Is the Blue Lagoon a Wonder of the World? The Blue Lagoon: why is it so special?
In 2012, National Geographic published a list of Wonders of the World, which they subtitled ‘Earth’s Most Awesome Places.’
National Geographic bestowed honors on 25 natural wonders divided into three categories: Sky, Land, and Water. The Sky category featured such beauties as California’s soaring redwood trees and majestic Mount Everest. The Land category gave plaudits to Arizona’s Grand Canyon, North Africa’s Sahara Desert, and Hawaii’s volcanoes.
The Blue Lagoon was included in the Water category and shared this recognition with esteemed company, including Australia’s Great Barrier Reef, the Norwegian fjords, Lake Baikal in Siberia, and Victoria Falls in southern Africa.
The Blue Lagoon: a wonder for its water
Want to know why National Geographic awarded The Blue Lagoon a place on such a list? The answer lies in the category in which it was included: Water.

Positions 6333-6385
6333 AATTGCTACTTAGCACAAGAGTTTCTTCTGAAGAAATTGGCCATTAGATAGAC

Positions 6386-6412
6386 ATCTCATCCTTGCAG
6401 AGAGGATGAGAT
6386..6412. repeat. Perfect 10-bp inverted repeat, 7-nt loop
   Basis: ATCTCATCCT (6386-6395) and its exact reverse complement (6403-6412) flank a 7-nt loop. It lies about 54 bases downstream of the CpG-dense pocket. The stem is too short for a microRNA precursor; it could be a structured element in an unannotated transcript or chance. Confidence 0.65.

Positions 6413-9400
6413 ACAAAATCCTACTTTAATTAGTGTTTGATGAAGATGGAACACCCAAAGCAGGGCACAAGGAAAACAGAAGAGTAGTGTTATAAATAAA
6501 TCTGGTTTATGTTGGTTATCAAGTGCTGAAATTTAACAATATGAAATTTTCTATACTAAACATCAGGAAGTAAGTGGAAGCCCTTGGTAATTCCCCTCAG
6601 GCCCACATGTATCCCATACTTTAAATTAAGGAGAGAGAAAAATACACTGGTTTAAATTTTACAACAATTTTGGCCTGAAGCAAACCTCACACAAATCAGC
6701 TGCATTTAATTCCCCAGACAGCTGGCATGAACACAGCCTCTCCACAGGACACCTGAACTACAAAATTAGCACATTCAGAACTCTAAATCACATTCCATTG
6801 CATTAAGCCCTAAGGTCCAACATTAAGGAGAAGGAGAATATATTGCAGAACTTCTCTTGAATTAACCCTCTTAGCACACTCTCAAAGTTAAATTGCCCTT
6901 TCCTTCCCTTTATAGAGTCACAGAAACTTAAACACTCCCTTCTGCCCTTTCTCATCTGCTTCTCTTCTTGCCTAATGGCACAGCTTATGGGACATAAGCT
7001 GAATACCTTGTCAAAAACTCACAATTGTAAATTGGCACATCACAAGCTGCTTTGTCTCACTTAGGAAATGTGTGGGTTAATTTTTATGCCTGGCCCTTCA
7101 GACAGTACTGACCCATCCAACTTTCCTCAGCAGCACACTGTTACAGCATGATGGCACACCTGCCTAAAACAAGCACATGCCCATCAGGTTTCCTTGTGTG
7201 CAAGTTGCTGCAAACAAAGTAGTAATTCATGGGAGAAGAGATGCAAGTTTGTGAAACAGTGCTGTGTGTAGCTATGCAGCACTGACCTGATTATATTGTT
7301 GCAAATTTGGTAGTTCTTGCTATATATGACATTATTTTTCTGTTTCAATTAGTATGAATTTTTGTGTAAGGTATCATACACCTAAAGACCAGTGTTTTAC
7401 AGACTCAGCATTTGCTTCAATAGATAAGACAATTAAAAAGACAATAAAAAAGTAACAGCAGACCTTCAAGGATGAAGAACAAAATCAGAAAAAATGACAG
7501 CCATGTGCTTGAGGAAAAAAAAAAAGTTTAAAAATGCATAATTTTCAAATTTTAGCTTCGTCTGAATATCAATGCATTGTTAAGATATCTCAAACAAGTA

The Blue Lagoon’s geothermal seawater is 70% ocean water and 30% freshwater, enriched with silica, algae, and minerals. Not only is it a delight simply to soak in, it heals, rejuvenates, and nourishes.
We’ll give the official word to National Geographic, as it describes the wonder of The Blue Lagoon’s water:
Iceland straddles the Mid-Atlantic Ridge, where the North American and Eurasian tectonic plates are pulling apart. Upwelling magma built the island and heats its vast reservoirs of water, creating a geothermal paradise. First among the country’s many simmering geothermal pools is the Blue Lagoon, a turquoise vision in a black basaltic moonscape. The geothermal spa is fed by seawater 6,500 feet (1,981 m) beneath the surface, where it reaches a searing 464⁰F (240⁰C). Capturing silica and other minerals on its way to the surface, it emerges from the ground at a balmy 100⁰F (38⁰C), just right for pampering visitors.
National Geographic Wonders of the World, 2012